Mike Glover of FieldCraft Survival put the CAB Motorworks’ Eagle electric bike through the paces in some of Southern California’s hilly terrain. Utilizing trails meant for jeeps and trucks, Glover set out with nothing but a bug out bag and some water. Without even using the pedals, Glover immediately noticed the bike’s ample speed and acceleration. After 45 minutes of hard riding, he put the bike in front of the thermals to see if it displayed an increased thermal signature. Most of the bike showed up as cold compared to the environment, with the hottest spots on the bike being the front brake rotors and the rear hub motor. After about 20 minutes of hard riding, Glover took the bike onto a more aggressive trail with no issues.

In the end, Glover walked away impressed with its capabilities. From the torque to the low noise signature, and handling steep and aggressive terrain with ease, this bike crosses off a lot of boxes from recreation to survival purposes.

This article originally appeared on Recoilweb. Follow @RecoilMag on Twitter.

MIGHTY SPORTS

Soothe sore muscles with these 7 foam-rolling moves

You stretch, you warm-up, you ice, you even take Epsom-salt baths (OK, just that one time). But if you really want to take care of your sore muscles, in addition to all that you should learn about the benefits of foam rolling. The foam roller is a small device that can provide relief from existing muscle soreness when you get in the habit of using it to put pressure on your muscles. There’s no better way to help prevent future pain after, say, a particularly serious kettlebell workout.

Foam rolling is what exercise experts refer to as “self-myofascial release,” a fancy way of saying that you use your own body weight to apply pressure to muscle tissues (fascia), thereby releasing tension. The benefits of foam rolling are twofold: First, it helps muscles relax so there is less tension on tendons and bones in your body. Second, it increases your mobility and range of motion, thereby lowering your risk of straining a muscle when you do something like lunge for a soccer ball or your son’s runaway tricycle.


Designed to imitate the experience of getting a massage, the foam roller has been shown to decrease the dreaded delayed onset muscle soreness (DOMS) that occurs after a hard workout. But to reap the benefits, you have to know which moves to do — and how to do them right.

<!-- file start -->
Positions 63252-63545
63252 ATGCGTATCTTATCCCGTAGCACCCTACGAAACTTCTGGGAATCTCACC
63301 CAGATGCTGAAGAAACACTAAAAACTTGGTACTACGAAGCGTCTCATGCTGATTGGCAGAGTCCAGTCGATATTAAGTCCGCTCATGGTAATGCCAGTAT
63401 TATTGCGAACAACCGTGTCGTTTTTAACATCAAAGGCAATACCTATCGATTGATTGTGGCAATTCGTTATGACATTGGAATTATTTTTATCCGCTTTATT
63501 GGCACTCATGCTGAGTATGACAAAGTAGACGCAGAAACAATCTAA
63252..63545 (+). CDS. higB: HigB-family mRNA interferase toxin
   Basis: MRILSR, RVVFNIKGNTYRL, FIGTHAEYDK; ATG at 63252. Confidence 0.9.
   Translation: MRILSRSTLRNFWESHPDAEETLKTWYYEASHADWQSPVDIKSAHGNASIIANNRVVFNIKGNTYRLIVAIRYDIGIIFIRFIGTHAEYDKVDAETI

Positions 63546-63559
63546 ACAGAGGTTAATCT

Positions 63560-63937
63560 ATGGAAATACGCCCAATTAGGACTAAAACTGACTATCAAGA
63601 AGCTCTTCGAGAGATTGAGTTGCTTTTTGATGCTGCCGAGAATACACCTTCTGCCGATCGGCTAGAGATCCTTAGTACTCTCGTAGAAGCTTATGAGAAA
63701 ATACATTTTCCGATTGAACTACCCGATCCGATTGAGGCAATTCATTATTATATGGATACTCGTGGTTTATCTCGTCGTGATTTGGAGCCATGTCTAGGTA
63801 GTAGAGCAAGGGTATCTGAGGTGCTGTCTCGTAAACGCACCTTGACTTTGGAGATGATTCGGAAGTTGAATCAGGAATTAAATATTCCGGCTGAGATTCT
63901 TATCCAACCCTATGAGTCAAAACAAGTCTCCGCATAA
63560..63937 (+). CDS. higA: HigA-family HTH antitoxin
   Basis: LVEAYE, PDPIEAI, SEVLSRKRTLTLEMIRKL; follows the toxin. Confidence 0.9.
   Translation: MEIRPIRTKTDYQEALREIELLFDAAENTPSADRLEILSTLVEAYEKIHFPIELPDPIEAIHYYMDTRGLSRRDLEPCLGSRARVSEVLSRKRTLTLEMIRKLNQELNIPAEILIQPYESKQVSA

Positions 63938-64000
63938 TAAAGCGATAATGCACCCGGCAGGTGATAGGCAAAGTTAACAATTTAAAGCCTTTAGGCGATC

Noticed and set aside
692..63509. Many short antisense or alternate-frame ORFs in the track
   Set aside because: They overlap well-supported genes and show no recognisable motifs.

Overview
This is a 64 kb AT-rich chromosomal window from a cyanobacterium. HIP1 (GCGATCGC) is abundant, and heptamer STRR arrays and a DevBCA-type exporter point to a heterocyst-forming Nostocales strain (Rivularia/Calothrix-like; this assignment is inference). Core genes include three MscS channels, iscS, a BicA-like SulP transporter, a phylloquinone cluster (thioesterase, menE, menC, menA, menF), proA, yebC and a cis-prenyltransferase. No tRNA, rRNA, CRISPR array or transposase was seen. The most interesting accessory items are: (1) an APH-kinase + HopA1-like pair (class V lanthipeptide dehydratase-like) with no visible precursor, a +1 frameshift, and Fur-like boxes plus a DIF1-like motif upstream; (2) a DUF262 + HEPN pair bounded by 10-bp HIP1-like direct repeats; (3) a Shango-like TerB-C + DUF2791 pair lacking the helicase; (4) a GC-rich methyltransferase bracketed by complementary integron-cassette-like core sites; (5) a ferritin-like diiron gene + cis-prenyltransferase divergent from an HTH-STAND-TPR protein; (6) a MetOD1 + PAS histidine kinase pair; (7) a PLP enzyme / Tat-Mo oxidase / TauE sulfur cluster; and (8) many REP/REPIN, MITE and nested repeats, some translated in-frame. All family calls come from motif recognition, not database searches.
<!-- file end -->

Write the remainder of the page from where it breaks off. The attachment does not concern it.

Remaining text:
Start with the 7 moves here. In each case, use light to medium pressure (contrary to popular opinion harder is not better and can damage muscle tissue). Do each exercise for 90 seconds and be careful to place the roller under muscle, not bone or joints, for safety.

1. Back roll

Start by placing the foam roller on the ground, then lying on top of it (center it so that one end protrudes from either side of your back). Place it in the middle area of your back. Bend your knees and keep your feet flat on the floor. Push through your feet and slowly straighten your legs, allow your lower back to drifting over the top of the roller until it reaches your hips. Bend knees and roll back in the other direction until the roller reaches just below your shoulders. If the pressure is too intense, prop yourself up on your elbows to relieve some of the weight.

The top 10 most patriotic moments in sports history

(Julia Hembree Smith)

2. Glutes roll

This move helps loosen tight butt muscles, which can pull on already-tight hamstrings, leading to injury. Start on the floor, resting your right butt cheek on the roller. Bend knees and keep feet planted on the floor (you will have to twist them to the right side). Using your right hand or elbow for support, rock back and forth slowly on your right side, adjusting the angle of your hips from straight to sideways to bring the roller in contact with the entire glute surface. Switch to the left side and repeat.